My initial estimate of this “water footprint” showed that 1,900 litres of water were required every year to grow one kilogram of soybean in Southern Amazonia. However, this estimate was based on a crop modeling exercise with assumptions that don’t reflect the realities of producing in the tropics.
“During my internship, I became very comfortable speaking to businesses and explaining the benefits of my expertise. I learned about the kinds of things industry was interested in and how my research could address them.” she said. “It gave me the boost of confidence that I needed.”
“By collaborating with other businesses and customers at the local level who share my values, I hope to develop locally-oriented solutions to food security. I see cooperation as key to establishing a local food industry that rivals the global industrial food system.”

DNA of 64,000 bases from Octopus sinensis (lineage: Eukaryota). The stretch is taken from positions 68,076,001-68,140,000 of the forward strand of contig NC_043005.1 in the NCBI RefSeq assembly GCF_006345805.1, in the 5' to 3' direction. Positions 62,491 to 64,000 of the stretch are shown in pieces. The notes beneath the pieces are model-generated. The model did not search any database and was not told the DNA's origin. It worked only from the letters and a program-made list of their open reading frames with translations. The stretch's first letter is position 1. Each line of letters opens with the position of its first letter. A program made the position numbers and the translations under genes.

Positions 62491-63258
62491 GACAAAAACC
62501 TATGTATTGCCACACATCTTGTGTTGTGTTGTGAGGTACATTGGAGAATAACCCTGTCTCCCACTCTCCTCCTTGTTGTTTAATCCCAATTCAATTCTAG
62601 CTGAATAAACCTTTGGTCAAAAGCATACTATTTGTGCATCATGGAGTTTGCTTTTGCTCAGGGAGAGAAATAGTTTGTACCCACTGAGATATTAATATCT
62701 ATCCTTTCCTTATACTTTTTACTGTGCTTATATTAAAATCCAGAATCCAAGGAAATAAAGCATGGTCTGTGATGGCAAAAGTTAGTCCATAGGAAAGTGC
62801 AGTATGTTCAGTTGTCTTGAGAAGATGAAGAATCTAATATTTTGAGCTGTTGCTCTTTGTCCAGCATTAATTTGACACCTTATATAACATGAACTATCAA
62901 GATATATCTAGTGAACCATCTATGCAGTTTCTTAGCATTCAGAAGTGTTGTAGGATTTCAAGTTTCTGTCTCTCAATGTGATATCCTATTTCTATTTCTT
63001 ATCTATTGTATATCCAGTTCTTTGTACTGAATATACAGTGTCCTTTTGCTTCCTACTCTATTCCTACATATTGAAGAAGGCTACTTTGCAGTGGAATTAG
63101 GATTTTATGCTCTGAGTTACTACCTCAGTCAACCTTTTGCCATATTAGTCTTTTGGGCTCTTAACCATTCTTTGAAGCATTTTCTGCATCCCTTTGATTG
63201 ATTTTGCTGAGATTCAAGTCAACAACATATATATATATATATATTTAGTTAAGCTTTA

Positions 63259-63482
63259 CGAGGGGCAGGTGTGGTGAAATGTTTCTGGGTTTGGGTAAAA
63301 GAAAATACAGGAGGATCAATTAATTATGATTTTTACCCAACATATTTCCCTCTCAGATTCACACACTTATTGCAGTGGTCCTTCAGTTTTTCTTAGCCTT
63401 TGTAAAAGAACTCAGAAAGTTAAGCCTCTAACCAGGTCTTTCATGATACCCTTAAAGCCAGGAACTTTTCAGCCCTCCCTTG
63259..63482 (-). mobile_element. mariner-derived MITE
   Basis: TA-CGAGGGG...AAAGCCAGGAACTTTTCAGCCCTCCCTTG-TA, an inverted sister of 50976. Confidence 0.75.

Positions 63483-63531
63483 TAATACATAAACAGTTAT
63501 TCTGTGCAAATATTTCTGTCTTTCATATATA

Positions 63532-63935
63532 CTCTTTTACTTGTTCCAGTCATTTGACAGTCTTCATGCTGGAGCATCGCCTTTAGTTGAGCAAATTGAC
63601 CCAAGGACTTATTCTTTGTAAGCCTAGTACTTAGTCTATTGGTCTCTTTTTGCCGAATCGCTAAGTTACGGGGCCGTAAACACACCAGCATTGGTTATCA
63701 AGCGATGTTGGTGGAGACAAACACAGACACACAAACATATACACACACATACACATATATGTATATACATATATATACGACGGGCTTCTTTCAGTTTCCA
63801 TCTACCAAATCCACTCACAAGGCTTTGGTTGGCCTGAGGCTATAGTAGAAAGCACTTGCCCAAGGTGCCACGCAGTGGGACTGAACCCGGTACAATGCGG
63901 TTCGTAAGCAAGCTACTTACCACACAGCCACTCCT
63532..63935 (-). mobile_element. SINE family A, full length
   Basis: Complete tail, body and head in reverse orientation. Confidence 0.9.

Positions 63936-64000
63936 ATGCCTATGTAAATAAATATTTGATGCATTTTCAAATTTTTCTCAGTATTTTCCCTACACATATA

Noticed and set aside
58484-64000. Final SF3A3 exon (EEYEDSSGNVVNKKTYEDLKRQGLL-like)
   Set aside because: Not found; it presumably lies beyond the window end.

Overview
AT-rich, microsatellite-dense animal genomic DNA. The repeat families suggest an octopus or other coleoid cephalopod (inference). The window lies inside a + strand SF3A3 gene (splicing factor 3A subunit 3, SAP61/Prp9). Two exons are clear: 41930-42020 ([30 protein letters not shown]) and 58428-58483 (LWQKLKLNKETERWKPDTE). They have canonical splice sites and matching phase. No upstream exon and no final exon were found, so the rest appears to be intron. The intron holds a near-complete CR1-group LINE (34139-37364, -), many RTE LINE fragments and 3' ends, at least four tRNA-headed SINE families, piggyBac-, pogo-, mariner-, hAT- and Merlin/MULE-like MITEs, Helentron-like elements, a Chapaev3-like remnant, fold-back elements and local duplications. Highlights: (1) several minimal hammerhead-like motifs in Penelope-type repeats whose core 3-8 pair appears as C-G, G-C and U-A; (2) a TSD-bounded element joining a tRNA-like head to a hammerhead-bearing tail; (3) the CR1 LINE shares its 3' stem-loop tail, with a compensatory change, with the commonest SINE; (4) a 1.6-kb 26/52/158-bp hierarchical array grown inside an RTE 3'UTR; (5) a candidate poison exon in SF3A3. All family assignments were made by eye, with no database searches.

Yet people from the village of Valnur in Kodagu (Coorg district) took the sight in stride, affectionately dubbing us the “fish women” and inviting us into their homes for lunch and their temples for festivals.
My research showed that this particular village is being negatively affected by factors like lack of fishing space, reduction in daily income, conflict with a nearby village, and lack of communication between fisher villages.
I conducted archaeological surveys in six communities in the northern area of the Flona-Tapajós and mapped 13 new archaeological sites associated with the Tapajó, as evidenced by the presence of ceramics and anthropogenic soils.
“When we do a study like this, it lets us answer the question of how our rivers and forests are doing, it lets us know what our company’s water footprint looks like, and it gives us opportunities to be a good corporate citizen."